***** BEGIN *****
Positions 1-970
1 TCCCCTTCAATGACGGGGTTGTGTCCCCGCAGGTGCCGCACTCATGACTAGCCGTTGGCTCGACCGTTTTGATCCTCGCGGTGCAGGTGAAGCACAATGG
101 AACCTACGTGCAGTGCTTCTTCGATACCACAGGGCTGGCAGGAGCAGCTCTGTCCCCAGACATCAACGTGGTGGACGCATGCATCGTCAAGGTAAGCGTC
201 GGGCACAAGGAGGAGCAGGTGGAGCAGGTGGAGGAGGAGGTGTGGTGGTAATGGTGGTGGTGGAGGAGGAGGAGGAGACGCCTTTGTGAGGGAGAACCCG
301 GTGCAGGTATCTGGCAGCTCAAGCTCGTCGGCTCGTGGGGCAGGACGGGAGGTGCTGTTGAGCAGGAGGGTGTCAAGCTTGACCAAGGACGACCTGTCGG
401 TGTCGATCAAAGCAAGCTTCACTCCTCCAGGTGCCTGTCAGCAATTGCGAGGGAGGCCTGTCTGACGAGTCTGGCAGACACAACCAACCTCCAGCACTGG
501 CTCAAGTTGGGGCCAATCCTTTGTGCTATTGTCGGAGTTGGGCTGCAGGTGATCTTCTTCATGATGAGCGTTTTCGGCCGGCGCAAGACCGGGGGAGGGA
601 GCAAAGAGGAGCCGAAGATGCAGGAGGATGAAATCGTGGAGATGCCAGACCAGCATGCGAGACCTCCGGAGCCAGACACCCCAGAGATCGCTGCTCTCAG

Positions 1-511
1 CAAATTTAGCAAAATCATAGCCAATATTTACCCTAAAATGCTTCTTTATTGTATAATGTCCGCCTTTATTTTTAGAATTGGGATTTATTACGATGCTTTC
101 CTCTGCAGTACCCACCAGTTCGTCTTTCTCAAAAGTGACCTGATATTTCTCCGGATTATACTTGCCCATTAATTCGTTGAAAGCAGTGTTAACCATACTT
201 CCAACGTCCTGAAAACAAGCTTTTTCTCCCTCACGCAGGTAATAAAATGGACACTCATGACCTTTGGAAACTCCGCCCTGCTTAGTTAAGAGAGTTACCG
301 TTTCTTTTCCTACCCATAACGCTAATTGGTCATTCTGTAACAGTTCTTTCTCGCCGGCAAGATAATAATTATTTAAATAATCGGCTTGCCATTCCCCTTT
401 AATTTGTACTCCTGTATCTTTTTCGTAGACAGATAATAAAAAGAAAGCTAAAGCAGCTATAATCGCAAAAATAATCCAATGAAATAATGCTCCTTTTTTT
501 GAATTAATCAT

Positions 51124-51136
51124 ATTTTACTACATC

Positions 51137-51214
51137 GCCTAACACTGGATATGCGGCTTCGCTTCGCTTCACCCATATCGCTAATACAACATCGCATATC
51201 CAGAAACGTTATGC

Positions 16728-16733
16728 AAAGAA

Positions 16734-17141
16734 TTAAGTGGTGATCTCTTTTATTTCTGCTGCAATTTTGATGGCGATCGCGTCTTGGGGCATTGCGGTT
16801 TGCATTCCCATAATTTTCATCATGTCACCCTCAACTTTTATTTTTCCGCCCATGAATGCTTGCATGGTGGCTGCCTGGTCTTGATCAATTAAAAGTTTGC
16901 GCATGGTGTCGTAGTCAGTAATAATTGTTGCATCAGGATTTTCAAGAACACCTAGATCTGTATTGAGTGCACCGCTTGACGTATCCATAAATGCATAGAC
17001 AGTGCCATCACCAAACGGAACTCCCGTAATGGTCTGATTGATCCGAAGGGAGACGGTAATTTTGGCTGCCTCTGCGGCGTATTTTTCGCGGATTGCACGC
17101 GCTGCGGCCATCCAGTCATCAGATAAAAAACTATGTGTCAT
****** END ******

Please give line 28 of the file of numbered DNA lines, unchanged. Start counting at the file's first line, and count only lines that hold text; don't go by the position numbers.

17101 GCTGCGGCCATCCAGTCATCAGATAAAAAACTATGTGTCAT